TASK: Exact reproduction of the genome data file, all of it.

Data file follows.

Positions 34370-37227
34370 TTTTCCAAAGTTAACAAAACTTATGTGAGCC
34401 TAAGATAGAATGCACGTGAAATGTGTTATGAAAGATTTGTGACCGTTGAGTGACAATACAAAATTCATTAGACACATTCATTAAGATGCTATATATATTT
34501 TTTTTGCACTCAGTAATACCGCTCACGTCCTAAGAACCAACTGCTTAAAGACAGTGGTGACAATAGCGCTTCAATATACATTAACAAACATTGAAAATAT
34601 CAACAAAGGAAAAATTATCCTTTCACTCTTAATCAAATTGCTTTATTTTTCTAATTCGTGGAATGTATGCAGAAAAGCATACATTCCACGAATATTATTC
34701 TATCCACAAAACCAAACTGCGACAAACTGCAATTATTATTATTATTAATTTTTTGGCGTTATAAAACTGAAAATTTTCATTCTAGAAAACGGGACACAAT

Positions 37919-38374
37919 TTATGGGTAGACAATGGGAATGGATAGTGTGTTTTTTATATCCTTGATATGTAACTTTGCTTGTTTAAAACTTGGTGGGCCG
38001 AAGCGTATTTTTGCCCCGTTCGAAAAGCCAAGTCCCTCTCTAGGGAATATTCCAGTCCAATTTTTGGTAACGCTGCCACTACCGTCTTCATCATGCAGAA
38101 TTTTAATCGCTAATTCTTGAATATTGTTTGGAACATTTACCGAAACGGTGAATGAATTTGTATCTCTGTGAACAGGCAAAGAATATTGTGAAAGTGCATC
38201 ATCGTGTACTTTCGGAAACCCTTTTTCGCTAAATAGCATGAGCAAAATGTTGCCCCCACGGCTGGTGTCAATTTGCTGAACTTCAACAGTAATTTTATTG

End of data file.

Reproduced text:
Positions 34370-37227
34370 TTTTCCAAAGTTAACAAAACTTATGTGAGCC
34401 TAAGATAGAATGCACGTGAAATGTGTTATGAAAGATTTGTGACCGTTGAGTGACAATACAAAATTCATTAGACACATTCATTAAGATGCTATATATATTT
34501 TTTTTGCACTCAGTAATACCGCTCACGTCCTAAGAACCAACTGCTTAAAGACAGTGGTGACAATAGCGCTTCAATATACATTAACAAACATTGAAAATAT
34601 CAACAAAGGAAAAATTATCCTTTCACTCTTAATCAAATTGCTTTATTTTTCTAATTCGTGGAATGTATGCAGAAAAGCATACATTCCACGAATATTATTC
34701 TATCCACAAAACCAAACTGCGACAAACTGCAATTATTATTATTATTAATTTTTTGGCGTTATAAAACTGAAAATTTTCATTCTAGAAAACGGGACACAAT

Positions 37919-38374
37919 TTATGGGTAGACAATGGGAATGGATAGTGTGTTTTTTATATCCTTGATATGTAACTTTGCTTGTTTAAAACTTGGTGGGCCG
38001 AAGCGTATTTTTGCCCCGTTCGAAAAGCCAAGTCCCTCTCTAGGGAATATTCCAGTCCAATTTTTGGTAACGCTGCCACTACCGTCTTCATCATGCAGAA
38101 TTTTAATCGCTAATTCTTGAATATTGTTTGGAACATTTACCGAAACGGTGAATGAATTTGTATCTCTGTGAACAGGCAAAGAATATTGTGAAAGTGCATC
38201 ATCGTGTACTTTCGGAAACCCTTTTTCGCTAAATAGCATGAGCAAAATGTTGCCCCCACGGCTGGTGTCAATTTGCTGAACTTCAACAGTAATTTTATTG